Korean Film Sea Fog Isn't What You Think
Korean Film Sea Fog Isn't What You Think - there is a lot more going on here than meets the eye. Morality tales. IMF financial chaos. Dante's Inferno. The works.
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The other day I had some fun discussing the movie Sea Fever. It was a crazy movie about a sea monster and the devolution of an unfortunate group of seafarers. You should check it out if you haven’t seen it. And now, today, we are talking about the Korean film Sea Fog. But the best thing about this movie is that the Korean film Sea Fog Isn’t What You Think it is about. It’s a meta-story about something else entirely. So, if you watched Sea Fog, and you were a little baffled as to what might have been happening?… well, this is the post for you.

But first, you need to watch said film. Well, Tubi has it for free – right now anyway. Prime has it for a buck. So make sure you watch the film first before you continue further in this post. Because, what THiNC. is all about, is discussing movies with friends. Discussing the intimate details of the movie, and unraveling what they could possibly be about – especially when they aren’t about the thing you thought they might have originally been about. Or something. If you aren’t convinced yet…have a trailer:

Quick Sea Fog Movie Walkthrough

First, and importantly, the film Sea Fog takes place in 1998. Five fisherman, lead by their captain Kang Chul-joo (played by Kim Yoon-seok), head to sea in order to make a catch. But when they return empty handed, Chul-joo and his business, are in serious trouble. (Is every single boat movie about a nearly bankrupt boat?) But things get way more complicated when Kang Chul-joo finds his wife sleeping with a Chinese/Korean. And to top it off, the owner of his boat is totally happy just selling it. But! In order to save the ship Kang Chul-joo decides the way to save the boat is to begin smuggling Koreans across from China. Got it? That’s the setup.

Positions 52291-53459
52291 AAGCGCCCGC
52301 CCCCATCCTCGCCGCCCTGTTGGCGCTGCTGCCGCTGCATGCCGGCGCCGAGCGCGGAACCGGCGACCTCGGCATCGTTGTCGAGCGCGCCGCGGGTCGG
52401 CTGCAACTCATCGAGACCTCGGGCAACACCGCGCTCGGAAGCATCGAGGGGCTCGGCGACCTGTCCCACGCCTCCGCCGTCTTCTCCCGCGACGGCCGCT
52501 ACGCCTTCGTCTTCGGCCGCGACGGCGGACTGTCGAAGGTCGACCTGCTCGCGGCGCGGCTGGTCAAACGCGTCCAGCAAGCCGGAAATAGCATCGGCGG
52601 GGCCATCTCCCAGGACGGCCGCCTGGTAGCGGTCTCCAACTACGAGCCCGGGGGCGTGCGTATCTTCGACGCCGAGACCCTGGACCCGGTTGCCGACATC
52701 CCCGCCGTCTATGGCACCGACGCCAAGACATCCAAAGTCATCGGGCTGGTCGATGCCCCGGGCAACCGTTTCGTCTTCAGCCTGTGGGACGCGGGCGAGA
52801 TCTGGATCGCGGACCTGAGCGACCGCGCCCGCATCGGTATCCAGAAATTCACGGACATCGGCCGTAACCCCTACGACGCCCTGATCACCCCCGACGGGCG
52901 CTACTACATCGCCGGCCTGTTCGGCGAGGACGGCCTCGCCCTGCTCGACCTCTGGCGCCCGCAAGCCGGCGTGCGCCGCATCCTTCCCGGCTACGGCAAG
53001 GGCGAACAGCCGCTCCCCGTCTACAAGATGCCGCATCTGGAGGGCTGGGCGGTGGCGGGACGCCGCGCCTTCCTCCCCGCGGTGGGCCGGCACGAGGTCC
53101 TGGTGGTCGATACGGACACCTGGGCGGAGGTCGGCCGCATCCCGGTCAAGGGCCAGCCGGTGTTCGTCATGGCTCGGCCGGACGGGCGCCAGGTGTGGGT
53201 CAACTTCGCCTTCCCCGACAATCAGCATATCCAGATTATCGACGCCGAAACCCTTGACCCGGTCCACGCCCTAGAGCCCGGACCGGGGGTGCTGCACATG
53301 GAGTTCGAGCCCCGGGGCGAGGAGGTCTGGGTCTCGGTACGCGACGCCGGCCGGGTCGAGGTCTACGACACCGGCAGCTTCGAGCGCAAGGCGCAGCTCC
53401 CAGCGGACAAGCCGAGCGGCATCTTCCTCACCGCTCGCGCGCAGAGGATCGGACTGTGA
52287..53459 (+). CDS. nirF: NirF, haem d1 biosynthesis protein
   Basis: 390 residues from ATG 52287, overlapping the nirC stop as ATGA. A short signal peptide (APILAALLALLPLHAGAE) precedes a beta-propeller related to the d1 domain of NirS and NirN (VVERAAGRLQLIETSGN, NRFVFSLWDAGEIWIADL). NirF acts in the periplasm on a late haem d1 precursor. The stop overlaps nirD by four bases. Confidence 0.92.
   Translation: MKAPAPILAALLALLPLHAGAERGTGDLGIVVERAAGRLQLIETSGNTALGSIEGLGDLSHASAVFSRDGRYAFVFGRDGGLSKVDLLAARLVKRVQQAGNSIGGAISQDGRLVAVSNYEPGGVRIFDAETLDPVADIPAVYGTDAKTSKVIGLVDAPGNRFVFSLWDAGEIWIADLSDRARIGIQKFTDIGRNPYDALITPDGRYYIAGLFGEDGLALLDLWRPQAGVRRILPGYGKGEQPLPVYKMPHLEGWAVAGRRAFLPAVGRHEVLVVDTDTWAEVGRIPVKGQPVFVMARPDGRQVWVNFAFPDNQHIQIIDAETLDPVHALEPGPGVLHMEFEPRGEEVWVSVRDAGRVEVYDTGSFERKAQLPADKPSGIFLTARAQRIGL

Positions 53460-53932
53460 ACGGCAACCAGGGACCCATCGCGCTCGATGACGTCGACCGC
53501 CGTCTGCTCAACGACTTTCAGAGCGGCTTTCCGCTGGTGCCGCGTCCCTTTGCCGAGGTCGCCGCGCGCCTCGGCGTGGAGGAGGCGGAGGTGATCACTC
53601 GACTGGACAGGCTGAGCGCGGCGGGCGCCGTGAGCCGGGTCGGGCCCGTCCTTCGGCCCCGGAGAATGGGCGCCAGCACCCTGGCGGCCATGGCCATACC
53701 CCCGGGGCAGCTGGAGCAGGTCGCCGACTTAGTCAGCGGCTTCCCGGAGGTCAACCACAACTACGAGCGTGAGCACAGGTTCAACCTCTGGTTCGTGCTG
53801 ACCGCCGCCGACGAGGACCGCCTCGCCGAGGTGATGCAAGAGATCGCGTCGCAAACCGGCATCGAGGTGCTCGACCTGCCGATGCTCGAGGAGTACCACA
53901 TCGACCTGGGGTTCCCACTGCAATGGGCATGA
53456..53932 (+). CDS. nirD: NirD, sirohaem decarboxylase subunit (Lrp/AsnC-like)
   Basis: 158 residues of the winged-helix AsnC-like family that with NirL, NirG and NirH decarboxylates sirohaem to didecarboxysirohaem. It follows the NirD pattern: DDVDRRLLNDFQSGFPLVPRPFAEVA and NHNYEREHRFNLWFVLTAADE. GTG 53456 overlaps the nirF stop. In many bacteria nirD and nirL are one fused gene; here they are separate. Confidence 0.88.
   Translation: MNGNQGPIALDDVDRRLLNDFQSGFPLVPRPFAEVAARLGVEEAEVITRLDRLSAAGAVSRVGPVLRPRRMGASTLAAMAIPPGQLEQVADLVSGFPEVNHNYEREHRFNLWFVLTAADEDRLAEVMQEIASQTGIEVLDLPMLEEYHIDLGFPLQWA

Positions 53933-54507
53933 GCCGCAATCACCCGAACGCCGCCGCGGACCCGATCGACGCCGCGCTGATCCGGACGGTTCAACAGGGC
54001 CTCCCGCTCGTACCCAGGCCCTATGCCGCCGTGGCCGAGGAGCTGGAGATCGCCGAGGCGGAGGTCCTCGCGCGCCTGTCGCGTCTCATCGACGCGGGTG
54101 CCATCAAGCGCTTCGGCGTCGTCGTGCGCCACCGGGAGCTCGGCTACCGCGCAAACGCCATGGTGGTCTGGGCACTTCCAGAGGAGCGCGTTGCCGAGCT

This plan basically goes wrong from the start, and slowly devolves into the absolute worst case scenario. They pick up their “stowage” that has come from China in the dead of night, nearly losing them in the crazy waters. And when one of the stowaways, Hong-mea (played by Han Ye-rin), falls into the sea, Dong-sik (played by Park Yu-chun) dives in after her. Which, turns out to be a seminal moment in the film. It is this moment that cements the emotional arc of the entire film and creates a counterbalance to the rest of the ship’s hostility towards their wards. Heck, even the bickering and fighting between the fishermen (who, I might add, could there be any lower social status on the planet than fishermen?) and their stowage shows just how much these people are hated overall. There was one moment that made me laugh out loud – when one of the passengers yells back at a fisherman, “How can you treat your fellow Koreans even worse than the Chinese do??!” Hahahha. That is quite the indictment. And with that, the fisherman yells back at them that they are scum.

Sea Fog Half Time Break